13 npm tricks to save time

Original author: Bret Cameron
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Every day, millions of developers, when creating their JavaScript applications, turn to npm (or to Yarn). Executing commands like npm initor npx create-react-appbecame the usual way to start working on almost any JavaScript project. It can be a server, client, or even a desktop application.

But the npm utility is not only capable of initializing projects or installing packages. The author of the material, the translation of which we publish today, wants to talk about 13 npm tricks that will allow you to squeeze out everything that is possible from this system. Here we will consider techniques of various sizes - from the use of shortcuts to customizing behavior npm init.

Many programmers use npm daily. This means that in the long run, even a small time saving can change something for the better. This material is primarily intended for beginner developers and mid-level developers. However, even if you are a professional, the author of the material hopes that you can find here a couple of interesting things that you have not encountered before.

If you are completely unfamiliar with npm - know that we are interested in is installed with Node.js . If you are working on Windows, it is recommended that you install Git Bash in order to reproduce some of what is being discussed here .

1. Brief options for recording basic commands

Let's start with the basics. If you spend a little time studying the shortened versions of the most common npm commands, you will save yourself a lot of time in the future.

  • Install packages. Normal version: npm install. Short version: npm i.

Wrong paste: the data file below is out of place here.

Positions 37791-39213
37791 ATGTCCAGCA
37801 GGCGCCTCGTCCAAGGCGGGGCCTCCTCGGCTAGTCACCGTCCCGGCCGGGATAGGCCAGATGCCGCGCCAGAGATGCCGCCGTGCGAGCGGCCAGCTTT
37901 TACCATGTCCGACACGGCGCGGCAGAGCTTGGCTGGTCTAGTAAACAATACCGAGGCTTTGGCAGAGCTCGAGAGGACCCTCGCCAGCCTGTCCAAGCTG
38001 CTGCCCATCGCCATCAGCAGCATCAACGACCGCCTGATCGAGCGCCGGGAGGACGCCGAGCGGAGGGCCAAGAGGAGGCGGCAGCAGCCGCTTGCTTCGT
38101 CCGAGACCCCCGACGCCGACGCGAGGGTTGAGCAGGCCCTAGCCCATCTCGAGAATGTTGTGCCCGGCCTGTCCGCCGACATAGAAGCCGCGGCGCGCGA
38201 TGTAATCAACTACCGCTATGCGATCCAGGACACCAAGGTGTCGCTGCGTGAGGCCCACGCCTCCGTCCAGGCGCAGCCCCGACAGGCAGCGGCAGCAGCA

• Running tests. Normal version: npm test. Short version: npm t.
  • Help call. Normal version: npm --help. Short version: npm -h.
  • Global setting flag. Normal version: --global. Short version: -g.
  • Package installation flag as a development dependency. Normal version: --save-dev. Short version: -D.
  • Accepts the npm initdefault settings. Normal option: npm init --yesor npm init --force. Shortcut: npm init -yor npm init -f.

Now, you do not need to use the --saveor flag to save packages -S. Packages are saved by default. And in order to install the package without saving it, you can use the flag --no-save.

▍Short recording options for less common commands

Here are a few more useful abbreviations, which, however, are not used as widely as those that we just reviewed.

  • Saving a package as an optional dependency. Normal version: --save-optional. Short version: -O.
  • Saving information about the exact version of the package. Normal version: --save-exact. Short version: -E.

Using the command npm installwith the key --save-bundle, or -B, leads to the fact that package.json, in the section bundledDependencies, entries about installed packages appear. These packages will be packaged with the project upon publication. To create a tarball file containing the project files and packages listed in bundledDependencies, you can use the command npm pack.

▍ Abbreviation for the root directory

Typically, the dot ( .) symbol is used to represent the root directory of the application, or (depending on the context) to represent the entry point to the application. In npm, this is what is set as the value of the property mainin the file package.json:

  "main": "index.js"

This shortcut can be used, for example, with commands like npx create-react-app. So, instead of running this command in the form npx create-react-app my-app(which will lead to the creation of a new folder my-app), you can run this command like this: npx create-react-app .(pay attention to the point that comes after the command). This will allow you to create a React application template project in the folder in which you are at the moment the command is run.

2. Setting default values ​​for npm init

By constantly running the command npm initto create a new project, you will most likely find that you are entering the same data again and again in response to system questions. For example - it is likely that you are the author of most of the projects you create. In order to save time on entering the same data, you can set your own default values ​​for the corresponding fields:

npm config set init.author.name  "Joe Bloggs"
npm config set init.author.email "joebloggs@gmail.com"
npm config set init.author.url   "joebloggs.com"
npm config set init.license      "MIT"